[20] The WRF model is a recently developed mesoscale numerical weather prediction system. It is designed to serve both operational forecasting and atmospheric research needs. The WRF model features multiple dynamic cores. This study employs the advanced research WRF (ARW) core developed by NCAR. The ARW carries multiple physical options for cumulus, microphysical, PBL and radiative physical processes. Details of the model are provided by Skamarock et al. [2008]. Version 3 of the ARW model is used for the experiments in this study.

[21] Along with the ARW, a three-dimensional variational data assimilation (3DVAR) system was developed [Barker et al., 2004a, 2004b] to fulfill the data assimilation needs for model initialization. The 3DVAR system provides an analysis xa via the minimization of a prescribed cost function J(x):

  • equation image

In (1), the analysis x = xa represents a posteriori maximum likelihood (minimum variance) estimate of the true state of the atmosphere given two sources of data: the background (previous forecast) xb and observations yo [Lorenc, 1986]. The analysis fit to these data is weighted by estimates of their errors: B and O are the background and observational error covariance matrices, respectively. Here y = H(x) and H is a linear or nonlinear operator used to transform the grid point analysis x to observational space and type. In equation (1), i denotes each type of observational data and n represents the total number of data types. For the 3DVAR experiment, the background error covariance matrix B was estimated using the so-called NMC [National Meteorological Center, now known as NCEP] method [Parrish and Derber, 1992; Barker et al., 2004a]. The observational error covariance matrices, O, were treated as diagonal matrices with statistically determined variances of the observational data.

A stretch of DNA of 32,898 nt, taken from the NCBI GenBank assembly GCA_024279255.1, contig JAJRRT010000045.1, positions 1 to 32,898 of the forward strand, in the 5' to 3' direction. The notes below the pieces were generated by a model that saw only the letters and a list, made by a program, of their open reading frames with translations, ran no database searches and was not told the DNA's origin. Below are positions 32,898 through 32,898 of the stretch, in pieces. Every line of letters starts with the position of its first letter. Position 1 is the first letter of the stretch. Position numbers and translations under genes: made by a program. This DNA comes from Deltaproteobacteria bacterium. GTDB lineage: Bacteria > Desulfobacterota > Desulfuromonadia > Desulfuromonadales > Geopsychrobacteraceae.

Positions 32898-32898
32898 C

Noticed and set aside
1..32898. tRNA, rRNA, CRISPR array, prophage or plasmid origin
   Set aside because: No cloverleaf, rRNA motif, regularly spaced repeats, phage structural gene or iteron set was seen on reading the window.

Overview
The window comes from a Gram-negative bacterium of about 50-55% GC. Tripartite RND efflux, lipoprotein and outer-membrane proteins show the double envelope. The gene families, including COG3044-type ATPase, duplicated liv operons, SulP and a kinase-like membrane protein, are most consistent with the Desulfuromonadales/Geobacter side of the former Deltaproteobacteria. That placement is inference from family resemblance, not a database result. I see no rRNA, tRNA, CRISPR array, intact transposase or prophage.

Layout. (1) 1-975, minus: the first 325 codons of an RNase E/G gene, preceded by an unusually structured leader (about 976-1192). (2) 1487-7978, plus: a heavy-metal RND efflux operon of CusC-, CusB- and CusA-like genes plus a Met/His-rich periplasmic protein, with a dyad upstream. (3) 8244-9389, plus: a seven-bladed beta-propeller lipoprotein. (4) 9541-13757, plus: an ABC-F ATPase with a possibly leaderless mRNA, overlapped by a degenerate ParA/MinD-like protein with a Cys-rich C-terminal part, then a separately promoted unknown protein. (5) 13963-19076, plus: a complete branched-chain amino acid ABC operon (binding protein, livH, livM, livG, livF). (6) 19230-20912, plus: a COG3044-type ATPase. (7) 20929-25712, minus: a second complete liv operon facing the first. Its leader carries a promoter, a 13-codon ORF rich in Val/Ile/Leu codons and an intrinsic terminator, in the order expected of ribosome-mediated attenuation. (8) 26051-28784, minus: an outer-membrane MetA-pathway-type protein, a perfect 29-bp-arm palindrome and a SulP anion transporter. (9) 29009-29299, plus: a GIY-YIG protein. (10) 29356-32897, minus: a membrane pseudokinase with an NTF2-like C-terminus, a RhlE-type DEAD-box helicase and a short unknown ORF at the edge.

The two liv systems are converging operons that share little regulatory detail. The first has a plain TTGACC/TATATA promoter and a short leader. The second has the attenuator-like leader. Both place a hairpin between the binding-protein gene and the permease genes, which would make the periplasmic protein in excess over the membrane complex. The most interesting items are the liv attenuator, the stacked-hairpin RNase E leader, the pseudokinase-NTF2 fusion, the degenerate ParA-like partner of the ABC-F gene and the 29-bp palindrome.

3.2. Numerical Experiment for Debby

[22] Tropical Storm Debby (2006) was developed from an African easterly wave (AEW) over land. After moving offshore, circulation developed quickly. Debby was classified as a tropical depression at 1800 UTC 21 August 2006. It evolved into a tropical storm at 0000 UTC 23 August 2006. Due to dry and stable air, along with marginal sea surface temperatures (SST), Debby never intensified into a hurricane. Shear associated with an approaching upper level trough eventually caused the cyclone to dissipate.